What then, brothers and sisters? Whenever you come together, each one has a hymn, a teaching, a revelation, another tongue, or an interpretation. Everything is to be done for building up.
And don’t get drunk with wine, which leads to reckless living, but be filled by the Spirit: speaking to one another in psalms, hymns, and spiritual songs, singing and making music with your heart to the Lord, giving thanks always for everything to God the Father in the name of our Lord Jesus Christ, submitting to one another in the fear of Christ.
Let the word of Christ dwell richly among you, in all wisdom teaching and admonishing one another through psalms, hymns, and spiritual songs, singing to God with gratitude in your hearts.
-1 Cor. 14:24, Eph. 5:18-21, Col. 3:16
I read an article
from November, 2010; from Scot McKnight, where he asked his readers how they would respond to this question:
“How would you respond to someone who believes that instrumental music is not an acceptable form of worship?
Typically we have stated our reasoning is that instruments were not used/authorized in the New Testament (even though Revelation speaks of using them in the New Heaven/New Earth) therefore we cannot use them.
There are a number of Christian tribes who do not use instruments ever in worship. A number of these are enumerated in the 62 comments that the post garnered. I personally was unaware of this issue until about 15 years ago.
Among the a capella only people, usually the argument is given that since instruments were not used in the ancient NT church, we can not use them today. If you point out that the Psalms mention the harp and other instruments, they will say that is not NT, so we can’t do that. There is also some evidence for instruments in heaven, in the book of Revelation. I think they would say it’s prophetic or in heaven, so it doesn’t apply to the church on earth (something along those lines).
I did not realize, until yesterday, when I read the comment, by a man named Eric W., that the various Greek dictionaries tell us that the word ‘psalms’, that occurs in Ephesians 5, Colossians 3, and 1 Corinthians 14 (translated hymn in some translations), means,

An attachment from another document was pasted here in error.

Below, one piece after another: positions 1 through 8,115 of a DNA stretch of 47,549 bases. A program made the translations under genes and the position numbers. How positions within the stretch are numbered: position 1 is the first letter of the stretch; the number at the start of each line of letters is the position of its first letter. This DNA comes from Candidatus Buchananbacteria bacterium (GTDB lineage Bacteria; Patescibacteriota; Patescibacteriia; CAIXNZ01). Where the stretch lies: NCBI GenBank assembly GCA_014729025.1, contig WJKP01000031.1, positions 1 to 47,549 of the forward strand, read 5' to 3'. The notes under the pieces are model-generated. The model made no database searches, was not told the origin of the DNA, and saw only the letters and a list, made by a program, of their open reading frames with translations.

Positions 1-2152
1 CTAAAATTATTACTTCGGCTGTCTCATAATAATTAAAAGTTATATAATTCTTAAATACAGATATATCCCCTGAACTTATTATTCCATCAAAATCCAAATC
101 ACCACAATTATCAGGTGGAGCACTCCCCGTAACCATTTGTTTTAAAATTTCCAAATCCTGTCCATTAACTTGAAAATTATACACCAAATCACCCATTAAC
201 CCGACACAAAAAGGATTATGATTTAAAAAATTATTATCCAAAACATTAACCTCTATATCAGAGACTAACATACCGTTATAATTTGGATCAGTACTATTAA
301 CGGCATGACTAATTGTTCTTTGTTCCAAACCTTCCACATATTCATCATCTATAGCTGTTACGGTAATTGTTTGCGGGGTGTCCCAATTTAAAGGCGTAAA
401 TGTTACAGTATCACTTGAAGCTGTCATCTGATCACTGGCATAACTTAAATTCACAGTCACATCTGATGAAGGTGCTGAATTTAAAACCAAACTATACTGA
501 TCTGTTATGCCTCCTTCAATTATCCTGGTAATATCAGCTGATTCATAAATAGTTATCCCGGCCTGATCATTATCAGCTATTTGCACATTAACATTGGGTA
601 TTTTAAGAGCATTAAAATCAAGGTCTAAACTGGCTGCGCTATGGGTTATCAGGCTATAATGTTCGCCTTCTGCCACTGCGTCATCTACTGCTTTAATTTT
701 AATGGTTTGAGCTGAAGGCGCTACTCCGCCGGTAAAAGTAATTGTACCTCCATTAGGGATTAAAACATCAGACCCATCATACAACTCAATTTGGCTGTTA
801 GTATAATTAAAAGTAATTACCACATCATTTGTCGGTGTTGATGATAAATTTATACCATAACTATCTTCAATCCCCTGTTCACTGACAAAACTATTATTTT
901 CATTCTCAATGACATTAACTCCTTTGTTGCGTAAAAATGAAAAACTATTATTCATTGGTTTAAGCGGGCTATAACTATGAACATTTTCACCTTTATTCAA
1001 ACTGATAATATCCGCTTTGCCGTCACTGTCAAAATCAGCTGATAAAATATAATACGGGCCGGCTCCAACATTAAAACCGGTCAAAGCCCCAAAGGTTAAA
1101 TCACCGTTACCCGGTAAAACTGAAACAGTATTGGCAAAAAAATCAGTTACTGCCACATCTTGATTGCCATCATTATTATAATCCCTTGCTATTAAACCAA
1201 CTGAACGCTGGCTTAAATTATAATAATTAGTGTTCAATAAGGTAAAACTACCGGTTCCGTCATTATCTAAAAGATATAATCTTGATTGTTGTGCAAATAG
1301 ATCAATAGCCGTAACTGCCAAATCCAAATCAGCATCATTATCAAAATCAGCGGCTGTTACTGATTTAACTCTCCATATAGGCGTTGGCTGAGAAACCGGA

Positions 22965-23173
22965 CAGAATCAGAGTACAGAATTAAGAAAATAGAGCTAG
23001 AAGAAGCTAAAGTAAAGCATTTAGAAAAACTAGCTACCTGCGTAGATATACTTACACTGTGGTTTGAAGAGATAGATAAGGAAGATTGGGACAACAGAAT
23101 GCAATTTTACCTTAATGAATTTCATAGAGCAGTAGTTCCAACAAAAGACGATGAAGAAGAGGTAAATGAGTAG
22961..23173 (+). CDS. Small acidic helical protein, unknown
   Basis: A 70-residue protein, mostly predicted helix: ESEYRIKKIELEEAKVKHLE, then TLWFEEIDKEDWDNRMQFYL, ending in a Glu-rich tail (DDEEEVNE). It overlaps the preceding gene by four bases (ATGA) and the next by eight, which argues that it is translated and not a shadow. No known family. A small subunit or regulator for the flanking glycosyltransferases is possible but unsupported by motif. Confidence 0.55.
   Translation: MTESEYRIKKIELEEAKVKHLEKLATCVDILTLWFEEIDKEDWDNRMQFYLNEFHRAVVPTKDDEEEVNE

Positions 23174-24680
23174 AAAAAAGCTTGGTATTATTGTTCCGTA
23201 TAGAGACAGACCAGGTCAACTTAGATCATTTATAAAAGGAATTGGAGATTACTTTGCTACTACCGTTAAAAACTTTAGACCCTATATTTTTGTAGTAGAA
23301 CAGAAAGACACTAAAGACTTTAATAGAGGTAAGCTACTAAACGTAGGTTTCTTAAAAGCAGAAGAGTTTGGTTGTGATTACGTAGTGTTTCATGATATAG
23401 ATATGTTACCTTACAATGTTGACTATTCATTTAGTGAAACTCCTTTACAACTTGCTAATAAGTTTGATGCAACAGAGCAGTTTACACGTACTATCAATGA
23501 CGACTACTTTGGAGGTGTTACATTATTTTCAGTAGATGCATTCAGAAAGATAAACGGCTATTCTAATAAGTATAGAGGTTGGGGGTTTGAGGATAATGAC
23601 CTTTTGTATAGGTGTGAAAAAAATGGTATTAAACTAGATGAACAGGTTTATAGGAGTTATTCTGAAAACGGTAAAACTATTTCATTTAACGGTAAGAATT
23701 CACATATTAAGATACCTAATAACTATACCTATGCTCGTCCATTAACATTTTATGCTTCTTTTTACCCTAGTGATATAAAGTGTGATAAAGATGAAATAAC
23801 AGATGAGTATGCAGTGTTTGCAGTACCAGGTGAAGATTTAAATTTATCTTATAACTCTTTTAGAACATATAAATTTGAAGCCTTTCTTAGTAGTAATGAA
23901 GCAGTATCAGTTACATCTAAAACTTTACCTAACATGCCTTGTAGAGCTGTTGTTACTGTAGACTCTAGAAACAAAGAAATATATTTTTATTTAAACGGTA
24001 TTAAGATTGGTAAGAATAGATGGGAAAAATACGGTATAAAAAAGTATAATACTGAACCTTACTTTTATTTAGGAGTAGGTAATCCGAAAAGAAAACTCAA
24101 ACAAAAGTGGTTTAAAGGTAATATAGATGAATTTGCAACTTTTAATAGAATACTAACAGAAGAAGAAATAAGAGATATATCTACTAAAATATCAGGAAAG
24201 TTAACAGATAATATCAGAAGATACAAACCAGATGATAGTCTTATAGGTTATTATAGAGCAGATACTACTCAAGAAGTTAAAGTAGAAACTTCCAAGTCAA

“(“Scripture set to music”). Originally, a psalm was sung and accompanied by a plucked musical instrument (typically a harp), especially the OT Psalms.
[The Psalms of the OT were often sung and were accompanied by sophisticated musical arrangements.]
copyright © 1987, 2011 by Helps Ministries, Inc.For complete text and additional resources visit: TheDiscoveryBible.com
ψάλλω psallō sing; sing praise*
This vb., which occurs 5 times in the NT, actually means “pluck / play a stringed instrument” or “sing to the accompaniment of a harp.” In the NT it always refers to a song of praise to God (dat.). In the LXX ψάλλω usually translates Heb. zāmar, esp. in the Psalms, and can refer to the playing of an instrument (LXX Pss 32:2; 104:2; 146:7, and elsewhere) or, less frequently, to the praise itself that is sung (LXX Pss 9:3; 65:4; a taunt-song: Ps 68:12 LXX).
-Balz, H. R., & Schneider, G. (1990-). Vol. 3: Exegetical dictionary of the New Testament (495). Grand Rapids, Mich.: Eerdmans.
And, the NET Bible
has this for ‘psalms’, [πσαλμοσ(5568)]
|1) a striking, twanging 1a) of a striking the chords of a musical instrument 1b) of a pious song, a psalm
My take is that since musical instruments are sometimes used in unspiritual, worldly, sensual ways, or sheerly in performance for entertainment; some Christians have shunned using them, and even taken the preference that becomes shunning, making it into a doctrine; and the extreme of that doctrine, believed by some even today, is that you might go to hell for playing musical instruments in the church.
This Greek word for ‘psalms’, clearly means “scripture set to music, played on instruments”. This practice, in the church is mentioned three times. There is no discussion or debate about this found in Acts or the letters, simply because it was a given and not an issue.
Instruments have always been permitted, permissible. There is no mention of church buildings or sunday school for children, yet we have found great value in these and other modern practices. How would we categorize or describe Christians that thought meeting in its own building or having sunday school for the children was wrong and could even pave the way to hell for you?
“A capella is better, but not best or the only way.” That’s a much better way of stating what you believe.
Best and the way is the way Jesus was talking about to the Samaritan woman. Best and the way is the way described by Paul in Romans, that is a full commitment to worship in and with your whole being during your whole life. Worship, the best worship, as described by David and the Psalms and through the NT is a lifestyle, not an event or a set of time.
Worship is a heart matter. How we worship is permissible in a huge variety of ways, including art, dance, rap, spoken words, and through every and any instrument(s). But our main worship and that from which our musical worship flows, is from our lives lived before God, 24/7.
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